31 Pages Posted: 27 Feb 2017 Last revised: 1 Mar 2017
Date Written: February 20, 2017
This paper investigates the consensual foundations of the Court of Arbitration for Sport (CAS) in light of the recent Pechstein saga in front of the German courts. It argues that a realist take on CAS arbitration must lead, contrary to the BGH's finding in the Pechstein case, to the conclusion that the competence of CAS cannot be grounded on the consent of athletes. Instead, the article suggests that forced CAS jurisdiction can be justified by post-consensual foundations, such as efficiency, proximity and equality. However, the post-consensual nature of CAS arbitration should also entail an urgent focus on a democratization of the CAS.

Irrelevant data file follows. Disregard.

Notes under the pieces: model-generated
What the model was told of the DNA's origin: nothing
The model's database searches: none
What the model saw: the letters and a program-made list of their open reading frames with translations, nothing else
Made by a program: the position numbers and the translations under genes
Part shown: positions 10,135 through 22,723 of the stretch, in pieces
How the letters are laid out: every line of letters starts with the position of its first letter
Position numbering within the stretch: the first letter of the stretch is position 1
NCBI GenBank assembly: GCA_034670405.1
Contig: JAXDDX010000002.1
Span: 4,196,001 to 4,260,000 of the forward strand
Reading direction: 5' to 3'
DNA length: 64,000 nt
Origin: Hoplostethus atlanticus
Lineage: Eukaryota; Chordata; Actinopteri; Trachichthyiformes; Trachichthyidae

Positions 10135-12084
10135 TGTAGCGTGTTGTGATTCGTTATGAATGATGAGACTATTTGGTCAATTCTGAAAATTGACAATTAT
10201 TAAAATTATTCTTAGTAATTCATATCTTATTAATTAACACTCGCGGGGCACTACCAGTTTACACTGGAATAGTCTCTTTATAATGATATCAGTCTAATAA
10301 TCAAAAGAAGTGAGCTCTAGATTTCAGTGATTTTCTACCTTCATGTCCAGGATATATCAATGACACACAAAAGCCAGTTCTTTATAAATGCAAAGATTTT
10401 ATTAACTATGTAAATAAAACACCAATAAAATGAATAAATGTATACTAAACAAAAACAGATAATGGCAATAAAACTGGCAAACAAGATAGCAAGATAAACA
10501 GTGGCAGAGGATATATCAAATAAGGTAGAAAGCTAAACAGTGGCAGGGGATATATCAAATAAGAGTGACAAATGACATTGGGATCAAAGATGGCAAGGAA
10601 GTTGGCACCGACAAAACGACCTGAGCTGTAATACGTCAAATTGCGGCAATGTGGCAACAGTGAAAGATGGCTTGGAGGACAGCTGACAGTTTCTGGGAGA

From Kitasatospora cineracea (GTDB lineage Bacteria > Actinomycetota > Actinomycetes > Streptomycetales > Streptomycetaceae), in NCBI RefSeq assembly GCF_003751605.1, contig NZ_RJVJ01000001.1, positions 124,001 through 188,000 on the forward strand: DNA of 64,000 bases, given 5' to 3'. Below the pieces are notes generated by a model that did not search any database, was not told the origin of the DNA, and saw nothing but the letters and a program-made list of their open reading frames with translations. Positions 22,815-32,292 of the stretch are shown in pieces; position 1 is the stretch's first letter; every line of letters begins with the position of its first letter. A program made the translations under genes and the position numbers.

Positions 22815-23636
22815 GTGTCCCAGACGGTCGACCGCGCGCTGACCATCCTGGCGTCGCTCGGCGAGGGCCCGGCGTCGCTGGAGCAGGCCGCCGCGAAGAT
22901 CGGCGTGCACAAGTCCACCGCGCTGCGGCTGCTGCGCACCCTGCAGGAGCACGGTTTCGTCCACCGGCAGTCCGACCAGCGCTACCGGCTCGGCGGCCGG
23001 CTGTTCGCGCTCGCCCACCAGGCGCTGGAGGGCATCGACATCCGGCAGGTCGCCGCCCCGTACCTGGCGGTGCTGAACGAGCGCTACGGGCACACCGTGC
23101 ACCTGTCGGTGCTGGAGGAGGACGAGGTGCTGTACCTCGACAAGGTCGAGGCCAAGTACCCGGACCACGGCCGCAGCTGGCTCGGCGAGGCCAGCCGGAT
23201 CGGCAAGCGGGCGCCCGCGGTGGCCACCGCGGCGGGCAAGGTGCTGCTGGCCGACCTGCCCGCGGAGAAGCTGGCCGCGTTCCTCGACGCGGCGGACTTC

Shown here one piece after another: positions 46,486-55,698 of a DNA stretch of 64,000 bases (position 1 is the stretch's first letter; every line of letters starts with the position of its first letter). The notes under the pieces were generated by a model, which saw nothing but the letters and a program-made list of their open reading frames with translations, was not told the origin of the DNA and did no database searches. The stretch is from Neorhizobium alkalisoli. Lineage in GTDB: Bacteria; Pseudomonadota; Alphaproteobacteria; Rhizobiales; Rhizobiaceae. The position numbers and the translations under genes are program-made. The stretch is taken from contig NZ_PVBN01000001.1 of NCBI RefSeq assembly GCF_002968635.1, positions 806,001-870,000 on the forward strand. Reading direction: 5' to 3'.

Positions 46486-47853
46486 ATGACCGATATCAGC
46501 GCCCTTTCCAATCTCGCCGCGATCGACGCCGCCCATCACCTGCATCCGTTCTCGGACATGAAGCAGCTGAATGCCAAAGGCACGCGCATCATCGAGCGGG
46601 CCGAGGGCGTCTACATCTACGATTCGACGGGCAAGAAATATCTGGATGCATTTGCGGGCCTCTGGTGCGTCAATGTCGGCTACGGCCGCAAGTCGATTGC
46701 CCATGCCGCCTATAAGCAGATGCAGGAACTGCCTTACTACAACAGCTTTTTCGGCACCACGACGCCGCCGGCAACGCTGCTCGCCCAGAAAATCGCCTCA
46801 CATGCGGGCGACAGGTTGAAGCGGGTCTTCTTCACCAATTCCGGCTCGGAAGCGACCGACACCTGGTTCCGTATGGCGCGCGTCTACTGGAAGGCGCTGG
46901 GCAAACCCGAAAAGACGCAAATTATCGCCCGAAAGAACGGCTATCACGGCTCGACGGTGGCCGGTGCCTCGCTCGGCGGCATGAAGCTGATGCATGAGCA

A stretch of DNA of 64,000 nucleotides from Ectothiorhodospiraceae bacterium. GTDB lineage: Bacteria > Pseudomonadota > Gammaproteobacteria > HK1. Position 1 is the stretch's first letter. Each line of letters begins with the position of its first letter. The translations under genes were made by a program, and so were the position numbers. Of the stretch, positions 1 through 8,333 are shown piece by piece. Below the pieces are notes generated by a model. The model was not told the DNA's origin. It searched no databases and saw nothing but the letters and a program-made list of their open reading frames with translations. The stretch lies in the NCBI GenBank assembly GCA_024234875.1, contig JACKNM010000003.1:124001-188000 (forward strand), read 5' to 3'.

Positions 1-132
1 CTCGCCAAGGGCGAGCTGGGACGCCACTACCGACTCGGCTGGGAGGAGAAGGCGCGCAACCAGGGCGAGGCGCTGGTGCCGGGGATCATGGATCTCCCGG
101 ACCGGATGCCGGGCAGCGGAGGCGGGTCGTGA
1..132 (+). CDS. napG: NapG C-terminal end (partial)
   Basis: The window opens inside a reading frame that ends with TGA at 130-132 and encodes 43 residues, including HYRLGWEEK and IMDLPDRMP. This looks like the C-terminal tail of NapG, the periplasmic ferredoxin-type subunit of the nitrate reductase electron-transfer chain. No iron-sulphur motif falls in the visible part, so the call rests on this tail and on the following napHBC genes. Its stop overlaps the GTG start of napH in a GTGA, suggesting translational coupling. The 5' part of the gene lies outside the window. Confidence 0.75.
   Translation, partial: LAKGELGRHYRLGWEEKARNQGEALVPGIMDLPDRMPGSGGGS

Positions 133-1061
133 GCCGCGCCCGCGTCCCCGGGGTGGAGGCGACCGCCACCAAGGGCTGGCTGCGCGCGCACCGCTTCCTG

Keywords: Court of Arbitration for Sport, lex sportiva, arbitration, international law, transnational law, international courts
Suggested Citation: Suggested Citation
Duval, Antoine, Not in My Name! Claudia Pechstein and the Post-Consensual Foundations of the Court of Arbitration for Sport (February 20, 2017). Max Planck Institute for Comparative Public Law & International Law (MPIL) Research Paper No. 2017-01. Available at SSRN: https://ssrn.com/abstract=2920555